Some intuitive normative principles raise vexing 'detaching problems' by their failure to license modus ponens. I examine three such principles (a self-reliance principle and two different instrumental principles) and recent stategies employed to resolve their detaching problems. I show that solving these problems necessitates postulating an indefinitely large number of senses for 'ought'. The semantics for 'ought' that is standard in linguistics offers a unifying strategy for solving these problems, but I argue that an alternative approach combining an end-relational theory (...)
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  32. Disagreement Lost and Found.Stephen Finlay - 2017 - In Russ Shafer-Landau (ed.), Oxford Studies in Metaethics, vol. 12. Oxford University Press. pp. 187-205.
    According to content-relativist theories of moral language, different speakers use the same moral sentences to say different things. Content-relativism faces a well-known problem of lost disagreement. Recently, numerous content-relativists (including the author) have proposed to solve this problem by appeal to various kinds of non-content-based, or broadly pragmatic, disagreement. This presents content-relativists with a new problem—of found agreement. Which (if any) of these newly identified kinds of conflict is correctly identified as the lost moral disagreement we were looking for? This (...)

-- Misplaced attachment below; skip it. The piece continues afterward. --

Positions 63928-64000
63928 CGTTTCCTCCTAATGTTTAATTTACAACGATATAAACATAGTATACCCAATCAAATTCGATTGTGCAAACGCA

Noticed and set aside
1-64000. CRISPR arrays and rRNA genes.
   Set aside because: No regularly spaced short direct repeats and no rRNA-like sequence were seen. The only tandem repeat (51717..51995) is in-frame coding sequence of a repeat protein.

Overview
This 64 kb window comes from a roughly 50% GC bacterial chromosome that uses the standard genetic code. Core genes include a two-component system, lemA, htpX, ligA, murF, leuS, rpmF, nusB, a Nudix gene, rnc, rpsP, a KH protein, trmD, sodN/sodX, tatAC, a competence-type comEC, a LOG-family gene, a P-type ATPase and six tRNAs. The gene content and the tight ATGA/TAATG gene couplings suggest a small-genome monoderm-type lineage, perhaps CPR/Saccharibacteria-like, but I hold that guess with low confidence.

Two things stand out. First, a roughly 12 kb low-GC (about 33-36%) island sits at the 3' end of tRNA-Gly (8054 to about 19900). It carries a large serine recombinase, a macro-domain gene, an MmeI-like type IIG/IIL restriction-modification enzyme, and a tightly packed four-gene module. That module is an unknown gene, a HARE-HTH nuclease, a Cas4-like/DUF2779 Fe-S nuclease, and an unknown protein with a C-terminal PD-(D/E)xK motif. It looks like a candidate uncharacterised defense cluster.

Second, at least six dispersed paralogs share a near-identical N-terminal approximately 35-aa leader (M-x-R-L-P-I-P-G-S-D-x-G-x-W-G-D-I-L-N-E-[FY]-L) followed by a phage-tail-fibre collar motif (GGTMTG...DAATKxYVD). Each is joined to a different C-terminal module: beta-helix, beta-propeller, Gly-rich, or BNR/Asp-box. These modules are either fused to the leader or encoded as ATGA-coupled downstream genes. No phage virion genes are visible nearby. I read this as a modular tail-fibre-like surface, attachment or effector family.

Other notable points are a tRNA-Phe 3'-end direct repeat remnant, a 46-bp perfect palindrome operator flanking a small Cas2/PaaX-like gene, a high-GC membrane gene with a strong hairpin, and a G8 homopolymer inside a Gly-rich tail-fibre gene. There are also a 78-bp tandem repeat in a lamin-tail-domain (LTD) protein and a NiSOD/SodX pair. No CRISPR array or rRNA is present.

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  33. Recent Work on Normativity.Stephen Finlay - 2010 - Analysis 70 (2):331-346.
    Survey of some recent literature on normativity, including nonreductionist, neo-Aristotelian, neo-Humean, expressivist, and constructivist views.
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  34. Conceptual Analysis in Metaethics.N. G. Laskowski & Stephen Finlay - 2017 - In Tristram McPherson & David Plunkett (eds.), The Routledge Handbook of Metaethics. Routledge. pp. 536-551.
    A critical survey of various positions on the nature, use, possession, and analysis of normative concepts. We frame our treatment around G.E. Moore’s Open Question Argument, and the ways metaethicists have responded by departing from a Classical Theory of concepts. In addition to the Classical Theory, we discuss synthetic naturalism, noncognitivism (expressivist and inferentialist), prototype theory, network theory, and empirical linguistic approaches. Although written for a general philosophical audience, we attempt to provide a new perspective and highlight some underappreciated problems (...)